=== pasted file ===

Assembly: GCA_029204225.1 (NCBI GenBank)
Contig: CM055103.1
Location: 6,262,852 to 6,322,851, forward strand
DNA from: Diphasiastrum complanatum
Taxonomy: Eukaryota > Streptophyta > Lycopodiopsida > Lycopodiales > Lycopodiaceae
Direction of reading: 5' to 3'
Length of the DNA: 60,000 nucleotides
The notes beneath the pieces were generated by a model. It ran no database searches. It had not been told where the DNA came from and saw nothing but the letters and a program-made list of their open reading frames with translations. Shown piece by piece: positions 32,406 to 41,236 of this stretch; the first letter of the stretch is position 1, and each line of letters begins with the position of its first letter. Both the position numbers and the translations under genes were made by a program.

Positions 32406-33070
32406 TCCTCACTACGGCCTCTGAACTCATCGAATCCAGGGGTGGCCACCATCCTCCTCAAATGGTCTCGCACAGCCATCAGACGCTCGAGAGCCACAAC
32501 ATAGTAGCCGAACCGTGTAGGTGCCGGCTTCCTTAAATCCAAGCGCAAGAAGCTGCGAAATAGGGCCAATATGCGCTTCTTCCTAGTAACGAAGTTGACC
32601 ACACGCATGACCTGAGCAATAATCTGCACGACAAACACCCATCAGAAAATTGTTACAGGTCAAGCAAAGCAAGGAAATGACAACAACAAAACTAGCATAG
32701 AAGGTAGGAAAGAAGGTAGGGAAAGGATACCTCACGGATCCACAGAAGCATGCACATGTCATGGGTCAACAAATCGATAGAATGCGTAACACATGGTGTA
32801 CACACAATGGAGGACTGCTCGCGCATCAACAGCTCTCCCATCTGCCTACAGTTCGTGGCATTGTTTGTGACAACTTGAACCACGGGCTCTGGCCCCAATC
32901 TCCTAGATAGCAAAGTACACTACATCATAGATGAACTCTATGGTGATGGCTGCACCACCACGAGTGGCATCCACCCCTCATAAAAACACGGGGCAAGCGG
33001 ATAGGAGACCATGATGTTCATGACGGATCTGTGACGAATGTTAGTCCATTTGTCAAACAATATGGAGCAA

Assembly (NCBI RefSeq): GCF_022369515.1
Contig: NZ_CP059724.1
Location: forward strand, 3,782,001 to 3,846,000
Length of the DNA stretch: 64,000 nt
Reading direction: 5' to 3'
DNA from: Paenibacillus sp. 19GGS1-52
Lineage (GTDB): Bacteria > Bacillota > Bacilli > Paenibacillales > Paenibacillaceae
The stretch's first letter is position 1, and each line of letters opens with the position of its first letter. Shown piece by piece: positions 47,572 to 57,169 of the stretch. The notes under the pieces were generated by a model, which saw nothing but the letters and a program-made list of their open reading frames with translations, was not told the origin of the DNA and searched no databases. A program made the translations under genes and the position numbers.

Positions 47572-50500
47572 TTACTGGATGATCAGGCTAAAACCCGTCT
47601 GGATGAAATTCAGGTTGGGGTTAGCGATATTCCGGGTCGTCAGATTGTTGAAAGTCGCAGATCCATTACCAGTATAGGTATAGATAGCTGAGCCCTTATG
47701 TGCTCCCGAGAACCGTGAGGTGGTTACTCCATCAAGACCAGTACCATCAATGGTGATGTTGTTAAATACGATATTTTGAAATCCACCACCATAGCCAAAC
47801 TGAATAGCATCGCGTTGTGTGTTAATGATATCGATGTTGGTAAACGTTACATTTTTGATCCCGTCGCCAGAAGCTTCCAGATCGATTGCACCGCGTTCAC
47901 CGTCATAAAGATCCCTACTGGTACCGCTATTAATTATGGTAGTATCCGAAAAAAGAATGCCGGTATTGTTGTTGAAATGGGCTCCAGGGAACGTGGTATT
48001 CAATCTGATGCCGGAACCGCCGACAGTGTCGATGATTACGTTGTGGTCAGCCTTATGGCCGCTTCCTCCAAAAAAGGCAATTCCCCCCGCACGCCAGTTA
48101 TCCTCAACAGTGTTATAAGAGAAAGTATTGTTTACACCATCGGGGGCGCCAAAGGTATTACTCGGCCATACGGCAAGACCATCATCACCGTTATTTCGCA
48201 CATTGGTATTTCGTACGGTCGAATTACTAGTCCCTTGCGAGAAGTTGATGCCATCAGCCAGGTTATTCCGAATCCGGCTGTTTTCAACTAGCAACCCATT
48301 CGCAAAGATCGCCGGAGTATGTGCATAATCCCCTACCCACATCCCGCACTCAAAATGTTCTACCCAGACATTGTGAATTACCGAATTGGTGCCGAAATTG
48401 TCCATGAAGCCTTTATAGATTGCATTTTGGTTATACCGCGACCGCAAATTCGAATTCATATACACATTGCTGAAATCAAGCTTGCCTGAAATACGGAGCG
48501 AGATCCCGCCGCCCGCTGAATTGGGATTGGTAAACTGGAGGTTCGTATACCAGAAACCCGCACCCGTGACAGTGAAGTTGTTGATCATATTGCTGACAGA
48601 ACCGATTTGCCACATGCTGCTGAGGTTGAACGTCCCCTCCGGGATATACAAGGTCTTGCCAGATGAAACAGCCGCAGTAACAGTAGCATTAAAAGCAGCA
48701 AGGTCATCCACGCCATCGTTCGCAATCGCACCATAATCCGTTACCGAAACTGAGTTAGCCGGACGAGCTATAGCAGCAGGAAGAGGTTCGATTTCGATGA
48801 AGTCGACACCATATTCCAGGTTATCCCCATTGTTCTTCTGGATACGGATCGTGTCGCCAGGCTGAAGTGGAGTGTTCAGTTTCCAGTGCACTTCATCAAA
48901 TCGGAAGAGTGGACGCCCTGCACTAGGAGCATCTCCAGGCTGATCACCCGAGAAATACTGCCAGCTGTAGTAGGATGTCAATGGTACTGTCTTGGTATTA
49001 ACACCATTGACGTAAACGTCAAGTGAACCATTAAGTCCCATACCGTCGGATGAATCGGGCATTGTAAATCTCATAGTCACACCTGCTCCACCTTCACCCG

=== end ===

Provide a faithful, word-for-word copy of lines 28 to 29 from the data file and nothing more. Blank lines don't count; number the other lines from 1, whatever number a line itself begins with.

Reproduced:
47701 TGCTCCCGAGAACCGTGAGGTGGTTACTCCATCAAGACCAGTACCATCAATGGTGATGTTGTTAAATACGATATTTTGAAATCCACCACCATAGCCAAAC
47801 TGAATAGCATCGCGTTGTGTGTTAATGATATCGATGTTGGTAAACGTTACATTTTTGATCCCGTCGCCAGAAGCTTCCAGATCGATTGCACCGCGTTCAC